Order picking is a core function in any distribution operation. There are a variety of warehouse order picking methods and strategies used to help save time, increase productivity, optimize accuracy, and cut costs. Zone picking is a strategy used by many large DC’s with a variety of SKU’s.

In this post we will define zone picking, discuss the pros and cons, and describe one particular zone picking strategy that many companies have used with Lucas to improve productivity when picking orders that contain both slow- and fast-moving items.

Definition: Zone Picking

Zone picking can be thought of as the warehouse picking version of an assembly line, in which parts of an order are picked in different zones by different workers. The zones in question can be sections within a pick module, or larger pick areas that may be defined by product type (bulk, flammable, grocery), racking type, environmental features (freezer, cooler), SKU velocity, and/or picking processes: for example, a static shelving area, a high velocity each pick module, or a case-pick zone, etc.

In large DCs with diverse products and large numbers of SKUs, orders containing products from different pick areas may be broken up and picked by zone, and the items picked in the various zones are then consolidated prior to shipping. For example, B2B orders may be consolidated in an outbound staging area: cases from one area can be placed on the same pallet with totes picked in an each pick area. Put walls are another popular method for order assembly, especially in ecommerce fulfillment.

Pros and Cons of Picking by Zone

Con: Separate parts of the order need to be combined after picking

When order lines are picked in multiple zones, the products will need to be consolidated post-pick, adding a step to the outbound process.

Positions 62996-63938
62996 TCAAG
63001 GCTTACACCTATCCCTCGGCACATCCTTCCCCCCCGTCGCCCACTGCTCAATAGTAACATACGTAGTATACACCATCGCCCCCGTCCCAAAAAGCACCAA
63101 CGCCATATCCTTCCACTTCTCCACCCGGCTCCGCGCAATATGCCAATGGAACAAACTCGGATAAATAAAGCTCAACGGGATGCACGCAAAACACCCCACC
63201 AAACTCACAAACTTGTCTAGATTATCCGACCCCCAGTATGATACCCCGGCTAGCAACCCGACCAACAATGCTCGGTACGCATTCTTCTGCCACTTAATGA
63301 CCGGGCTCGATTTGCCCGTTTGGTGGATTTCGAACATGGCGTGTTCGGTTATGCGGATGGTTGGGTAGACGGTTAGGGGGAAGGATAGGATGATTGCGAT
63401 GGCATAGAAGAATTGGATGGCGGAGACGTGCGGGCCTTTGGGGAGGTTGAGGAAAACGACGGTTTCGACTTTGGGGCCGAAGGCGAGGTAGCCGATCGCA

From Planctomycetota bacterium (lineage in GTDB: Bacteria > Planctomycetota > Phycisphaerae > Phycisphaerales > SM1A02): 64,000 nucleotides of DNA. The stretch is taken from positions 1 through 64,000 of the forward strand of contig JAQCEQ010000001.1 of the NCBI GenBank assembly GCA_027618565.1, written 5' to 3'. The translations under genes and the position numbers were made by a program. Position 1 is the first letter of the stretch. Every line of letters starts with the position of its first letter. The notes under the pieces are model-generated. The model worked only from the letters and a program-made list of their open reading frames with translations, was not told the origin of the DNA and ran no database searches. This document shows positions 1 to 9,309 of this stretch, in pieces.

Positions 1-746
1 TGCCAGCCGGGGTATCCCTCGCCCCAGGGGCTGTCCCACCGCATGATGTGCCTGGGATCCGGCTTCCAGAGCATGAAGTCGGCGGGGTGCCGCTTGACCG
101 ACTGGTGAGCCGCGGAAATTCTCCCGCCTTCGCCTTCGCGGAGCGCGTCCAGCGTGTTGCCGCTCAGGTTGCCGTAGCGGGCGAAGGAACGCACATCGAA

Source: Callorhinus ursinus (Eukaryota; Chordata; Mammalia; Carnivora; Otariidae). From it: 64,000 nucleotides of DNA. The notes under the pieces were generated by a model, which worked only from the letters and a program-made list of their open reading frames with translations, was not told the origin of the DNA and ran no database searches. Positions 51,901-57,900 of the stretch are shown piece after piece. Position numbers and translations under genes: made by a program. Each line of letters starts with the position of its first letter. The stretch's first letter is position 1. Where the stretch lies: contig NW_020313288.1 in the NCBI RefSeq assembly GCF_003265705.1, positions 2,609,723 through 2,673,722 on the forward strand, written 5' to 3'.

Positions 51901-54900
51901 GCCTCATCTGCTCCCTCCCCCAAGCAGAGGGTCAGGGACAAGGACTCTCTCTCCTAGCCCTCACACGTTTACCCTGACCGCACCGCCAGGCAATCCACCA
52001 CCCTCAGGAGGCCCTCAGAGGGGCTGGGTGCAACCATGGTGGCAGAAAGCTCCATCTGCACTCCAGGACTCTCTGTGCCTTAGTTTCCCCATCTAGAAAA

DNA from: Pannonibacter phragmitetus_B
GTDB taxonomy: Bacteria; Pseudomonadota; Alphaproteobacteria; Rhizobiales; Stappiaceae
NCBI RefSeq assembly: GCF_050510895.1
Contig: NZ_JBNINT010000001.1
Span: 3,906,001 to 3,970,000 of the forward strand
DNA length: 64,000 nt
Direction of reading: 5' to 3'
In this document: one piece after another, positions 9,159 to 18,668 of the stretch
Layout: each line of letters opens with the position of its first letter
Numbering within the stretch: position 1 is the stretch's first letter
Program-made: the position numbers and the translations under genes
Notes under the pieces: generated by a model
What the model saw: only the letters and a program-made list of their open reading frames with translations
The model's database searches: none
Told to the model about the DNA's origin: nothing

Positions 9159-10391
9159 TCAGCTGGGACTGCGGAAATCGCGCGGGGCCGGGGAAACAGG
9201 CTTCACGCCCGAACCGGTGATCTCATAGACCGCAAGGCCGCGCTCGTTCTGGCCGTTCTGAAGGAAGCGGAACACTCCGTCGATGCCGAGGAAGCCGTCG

Con: Balancing work across zones may be challenging

The volume of work by zone is likely to fluctuate throughout a work day, leading to times when some zones are very busy and others are waiting for more work. Therefore, it may be necessary for managers to re-allocate or shift workers from one zone to another. This also requires that workers are trained to work in different zones.

Pro: Improve slotting by velocity

Zone picking is extremely useful for warehouses that have a large number of SKU’s, with diverse product characteristics. Zoning products based on SKU velocity allows DCs to design different picking processes that are tailored to optimize the process for the particular velocity of products in different zones.

Pro: Increase picker productivity by optimizing processes

Dividing products by velocity or other characteristics allows DCs to optimize their picking processes across all item types rather than employing one pick process for all products. For example, by placing high volume items in case flow rack where a pick and pass process is used, versus lower volume items in static shelving or racks where a pick-to-cart process is used.

Pro: Reduce congestion

Zone based picking will typically reduce the number of workers per zone, reducing congestion.

Pro: Cut travel time

Zone based picking reduces the area covered by each picker, so travel time is significantly reduced. Since travel may account for 30-70 percent of travel time in picking, this represents a significant additional productivity boost.

Zone Picking Example: Two-Stage Picking

The animation below describes how slow- and fast-moving items may be picked in different zones in a coordinated two-stage picking process. This is one example of how zone based picking increases productivity, despite adding a consolidation step for the slow moving items.